__________________________________________________________________________________________________
dense_3 (Dense)                 (None, 5000)         505000      lambda_1[0][0]
__________________________________________________________________________________________________
custom_variational_layer_1 (Cus [(None, 5000), (None 0           input_1[0][0]
dense_3[0][0]
==================================================================================================
Total params: 1,506,000
Trainable params: 1,505,600
Non-trainable params: 400
__________________________________________________________________________________________________

/home/gway/anaconda3/envs/tybalt/lib/python3.5/site-packages/ipykernel/__main__.py:4: UserWarning: Output "custom_variational_layer_1" missing from loss dictionary. We assume this was done on purpose, and we will not be expecting any data to be passed to "custom_variational_layer_1" during training.

In [14]:
# Visualize the connections of the custom VAE model
output_model_file = os.path.join('figures', 'onehidden_vae_architecture.png')
plot_model(vae, to_file=output_model_file)

SVG(model_to_dot(vae).create(prog='dot', format='svg'))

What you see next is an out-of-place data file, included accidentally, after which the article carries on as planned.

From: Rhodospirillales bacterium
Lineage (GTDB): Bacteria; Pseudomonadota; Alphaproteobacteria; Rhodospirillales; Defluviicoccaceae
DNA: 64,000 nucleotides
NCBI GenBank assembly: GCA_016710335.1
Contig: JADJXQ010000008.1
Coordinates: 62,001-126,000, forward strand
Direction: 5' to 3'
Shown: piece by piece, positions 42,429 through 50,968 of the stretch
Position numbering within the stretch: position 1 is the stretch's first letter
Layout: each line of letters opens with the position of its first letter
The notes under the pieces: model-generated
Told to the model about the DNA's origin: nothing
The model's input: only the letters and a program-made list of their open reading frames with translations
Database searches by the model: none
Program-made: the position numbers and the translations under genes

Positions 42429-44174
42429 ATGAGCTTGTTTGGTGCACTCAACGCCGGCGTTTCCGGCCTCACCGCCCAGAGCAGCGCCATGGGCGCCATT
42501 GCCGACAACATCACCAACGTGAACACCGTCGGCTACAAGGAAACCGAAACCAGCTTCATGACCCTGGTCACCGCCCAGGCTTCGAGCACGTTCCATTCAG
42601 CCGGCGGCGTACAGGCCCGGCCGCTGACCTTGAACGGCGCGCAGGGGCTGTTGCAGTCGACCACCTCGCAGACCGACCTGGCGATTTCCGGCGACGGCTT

Out[14]:

## Train the model¶

The training data is shuffled after every epoch and 10% of the data is heldout for calculating validation loss.

In [15]:
%%time
hist = vae.fit(np.array(rnaseq_train_df),
shuffle=True,
epochs=epochs,
verbose=0,
batch_size=batch_size,
validation_data=(np.array(rnaseq_test_df), None),
callbacks=[WarmUpCallback(beta, kappa),
TQDMNotebookCallback(leave_inner=True, leave_outer=True)])

CPU times: user 12min 51s, sys: 1min 34s, total: 14min 25s
Wall time: 5min 16s

In [16]:
# Visualize training performance
history_df = pd.DataFrame(hist.history)
hist_plot_file = os.path.join('figures', 'onehidden_vae_training.pdf')
ax = history_df.plot()
ax.set_xlabel('Epochs')
ax.set_ylabel('VAE Loss')
fig = ax.get_figure()
fig.savefig(hist_plot_file)


## Compile and output trained models¶

We are interested in:

1. The model to encode/compress the input gene expression data
• Can be possibly used to compress other tumors
2. The model to decode/decompress the latent space back into gene expression space
• This is our generative model
3. The latent space compression of all pan cancer TCGA samples
• Non-linear reduced dimension representation of tumors can be used as features for various tasks
• Supervised learning tasks predicting specific gene inactivation events
• Interpolating across this space to observe how gene expression changes between two cancer states
4. The weights used to compress each latent node
• Potentially indicate learned biology differentially activating tumors

### Encoder model¶

In [17]:
# Model to compress input
encoder = Model(rnaseq_input, z_mean_encoded)

In [18]:
# Encode rnaseq into the hidden/latent representation - and save output
encoded_rnaseq_df = encoder.predict_on_batch(rnaseq_df)
encoded_rnaseq_df = pd.DataFrame(encoded_rnaseq_df, index=rnaseq_df.index)

encoded_rnaseq_df.columns.name = 'sample_id'
encoded_rnaseq_df.columns = encoded_rnaseq_df.columns + 1
encoded_file = os.path.join('data', 'encoded_rnaseq_onehidden_warmup_batchnorm.tsv')